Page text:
prefix postfix

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The Bitwise Operators

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The Bitwise Operators


can be applied to integer types long, int, short, char and byte

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The Bitwise Logical Operators

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class BitLogic { public static void main(String args[]) { String binary[ ] = { "0000", "0001", "0010", "0011", "0100", "0101", "0110", "0111", "1000", "1001", "1010", "1011", "1100", "1101", "1110", "1111 }; int a = 3; // 0 + 2 + 1 or 0011 in binary int b = 6; // 4 + 2 + 0 or 0110 in binary int c = a | b; int d = a & b; int e = a ^ b; int f = (~a & b) | (a & ~b); int g = ~a & 0x0f; System.out.println(" a = " + binary[a]); System.out.println(" b = " + binary[b]); System.out.println(" a|b = " + binary[c]); System.out.println(" a&b = " + binary[d]);
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System.out.println(" a^b = " + binary[e]); System.out.println("~a&b|a&~b = " + binary[f]); System.out.println(" ~a = " + binary[g]); } } Output of the program : a = 0011 b = 0110 a | b = 0111 a & b= 0010 a ^ b = 0101 ~a&B | a&~b = 0101 ~a = 1100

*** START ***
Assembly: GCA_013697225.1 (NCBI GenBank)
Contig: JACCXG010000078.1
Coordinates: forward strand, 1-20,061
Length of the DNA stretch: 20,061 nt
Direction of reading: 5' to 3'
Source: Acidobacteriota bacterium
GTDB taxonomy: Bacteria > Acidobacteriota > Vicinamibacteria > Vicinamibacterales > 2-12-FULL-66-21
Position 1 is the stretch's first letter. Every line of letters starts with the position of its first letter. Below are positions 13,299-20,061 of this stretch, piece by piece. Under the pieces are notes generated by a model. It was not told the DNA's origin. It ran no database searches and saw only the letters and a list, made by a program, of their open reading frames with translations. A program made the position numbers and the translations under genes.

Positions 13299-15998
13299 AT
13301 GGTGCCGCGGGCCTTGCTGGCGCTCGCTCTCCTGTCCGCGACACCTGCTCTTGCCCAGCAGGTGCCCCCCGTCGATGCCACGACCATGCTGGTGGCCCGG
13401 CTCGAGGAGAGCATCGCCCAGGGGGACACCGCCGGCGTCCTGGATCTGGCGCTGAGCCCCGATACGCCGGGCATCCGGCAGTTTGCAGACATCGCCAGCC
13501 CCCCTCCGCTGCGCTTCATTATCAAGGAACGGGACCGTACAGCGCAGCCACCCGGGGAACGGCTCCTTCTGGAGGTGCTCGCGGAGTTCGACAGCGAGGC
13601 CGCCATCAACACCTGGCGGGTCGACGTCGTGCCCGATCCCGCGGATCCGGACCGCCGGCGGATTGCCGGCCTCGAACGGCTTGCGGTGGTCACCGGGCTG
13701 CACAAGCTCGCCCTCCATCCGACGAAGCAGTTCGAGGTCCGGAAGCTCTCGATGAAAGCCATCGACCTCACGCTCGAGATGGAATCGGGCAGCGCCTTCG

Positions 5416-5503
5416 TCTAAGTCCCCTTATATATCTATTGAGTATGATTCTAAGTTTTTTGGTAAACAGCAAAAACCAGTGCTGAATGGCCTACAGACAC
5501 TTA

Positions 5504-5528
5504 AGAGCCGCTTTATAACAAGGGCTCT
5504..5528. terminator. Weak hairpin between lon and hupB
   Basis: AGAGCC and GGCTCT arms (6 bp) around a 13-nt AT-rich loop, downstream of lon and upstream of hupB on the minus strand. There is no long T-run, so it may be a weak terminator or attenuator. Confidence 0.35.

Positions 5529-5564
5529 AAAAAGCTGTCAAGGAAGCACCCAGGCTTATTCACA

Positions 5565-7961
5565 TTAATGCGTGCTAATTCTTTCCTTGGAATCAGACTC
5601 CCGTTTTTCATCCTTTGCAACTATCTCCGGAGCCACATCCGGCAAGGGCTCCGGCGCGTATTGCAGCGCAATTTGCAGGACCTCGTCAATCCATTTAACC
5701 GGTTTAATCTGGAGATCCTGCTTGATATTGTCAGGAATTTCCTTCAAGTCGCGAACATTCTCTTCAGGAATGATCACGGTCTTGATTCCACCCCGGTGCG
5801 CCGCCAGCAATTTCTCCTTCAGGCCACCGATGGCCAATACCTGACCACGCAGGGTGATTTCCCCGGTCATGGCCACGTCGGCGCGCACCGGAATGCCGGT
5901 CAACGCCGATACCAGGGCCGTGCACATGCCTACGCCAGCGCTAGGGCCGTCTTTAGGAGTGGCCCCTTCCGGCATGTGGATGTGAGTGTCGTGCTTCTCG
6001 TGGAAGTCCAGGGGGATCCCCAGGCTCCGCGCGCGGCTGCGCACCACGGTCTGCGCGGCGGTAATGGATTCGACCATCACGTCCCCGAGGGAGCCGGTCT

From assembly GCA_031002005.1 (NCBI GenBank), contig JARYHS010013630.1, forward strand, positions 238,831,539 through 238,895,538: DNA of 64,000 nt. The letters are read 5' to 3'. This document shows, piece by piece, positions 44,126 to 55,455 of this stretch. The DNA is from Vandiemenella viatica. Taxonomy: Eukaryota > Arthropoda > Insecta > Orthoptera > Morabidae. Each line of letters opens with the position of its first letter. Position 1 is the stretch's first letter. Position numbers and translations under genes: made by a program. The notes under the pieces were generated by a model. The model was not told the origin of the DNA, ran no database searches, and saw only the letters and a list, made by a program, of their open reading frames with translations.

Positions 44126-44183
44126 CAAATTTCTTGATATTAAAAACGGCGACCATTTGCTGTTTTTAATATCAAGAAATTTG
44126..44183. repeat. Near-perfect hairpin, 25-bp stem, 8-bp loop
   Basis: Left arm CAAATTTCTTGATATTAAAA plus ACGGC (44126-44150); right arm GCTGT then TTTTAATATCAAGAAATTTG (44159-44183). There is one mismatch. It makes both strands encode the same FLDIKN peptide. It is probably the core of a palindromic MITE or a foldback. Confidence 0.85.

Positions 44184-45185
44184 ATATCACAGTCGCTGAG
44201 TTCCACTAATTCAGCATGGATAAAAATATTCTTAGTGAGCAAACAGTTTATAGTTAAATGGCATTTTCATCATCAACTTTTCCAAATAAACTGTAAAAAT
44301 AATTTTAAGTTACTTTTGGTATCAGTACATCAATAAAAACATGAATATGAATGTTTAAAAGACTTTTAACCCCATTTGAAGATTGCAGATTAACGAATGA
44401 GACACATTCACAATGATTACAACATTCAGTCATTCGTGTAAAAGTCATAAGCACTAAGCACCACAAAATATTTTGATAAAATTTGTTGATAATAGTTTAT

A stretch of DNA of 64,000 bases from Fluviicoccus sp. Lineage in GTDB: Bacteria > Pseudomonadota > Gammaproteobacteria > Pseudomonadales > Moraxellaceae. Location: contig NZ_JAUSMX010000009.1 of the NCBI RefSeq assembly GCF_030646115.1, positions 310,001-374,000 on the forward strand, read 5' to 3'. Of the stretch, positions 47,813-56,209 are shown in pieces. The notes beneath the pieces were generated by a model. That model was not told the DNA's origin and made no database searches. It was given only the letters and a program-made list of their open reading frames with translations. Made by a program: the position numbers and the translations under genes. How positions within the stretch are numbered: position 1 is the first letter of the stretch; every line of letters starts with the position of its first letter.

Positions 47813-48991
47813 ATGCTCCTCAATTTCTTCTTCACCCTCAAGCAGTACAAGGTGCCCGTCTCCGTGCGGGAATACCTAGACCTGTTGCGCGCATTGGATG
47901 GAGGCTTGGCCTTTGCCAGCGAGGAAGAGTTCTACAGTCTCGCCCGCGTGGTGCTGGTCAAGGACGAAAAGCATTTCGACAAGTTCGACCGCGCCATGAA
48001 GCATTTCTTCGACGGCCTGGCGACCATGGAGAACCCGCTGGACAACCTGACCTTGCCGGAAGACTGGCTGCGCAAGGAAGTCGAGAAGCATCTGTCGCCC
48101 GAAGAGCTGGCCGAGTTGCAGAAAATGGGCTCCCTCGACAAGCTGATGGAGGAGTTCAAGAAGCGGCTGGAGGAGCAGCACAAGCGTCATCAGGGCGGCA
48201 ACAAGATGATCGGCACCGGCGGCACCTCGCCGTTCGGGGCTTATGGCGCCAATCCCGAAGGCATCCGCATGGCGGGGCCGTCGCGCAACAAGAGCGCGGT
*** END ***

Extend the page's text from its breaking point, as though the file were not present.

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The Left Shift


It has this general form: value << num If you left-shift a byte value, that value will first be promoted to int and then shifted Also, a negative value will be sign extended This means that you must discard the top three bytes of the result if what you want is the result of a shifted byte value The easiest way to do this is to simply cast the result back into a byte
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class ByteShift { public static void main(String args[]) { byte a = 64, b; int i; i = a << 2; b = (byte) (a << 2); System.out.println("Original value of a: " + a); System.out.println("i and b: " + i + " " + b); } }

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Output: Original value of a: 64 i and b: 256 0

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The Right Shift


The right shift operator, >>, shifts all of the bits in a value to the right a specified number of times value >> num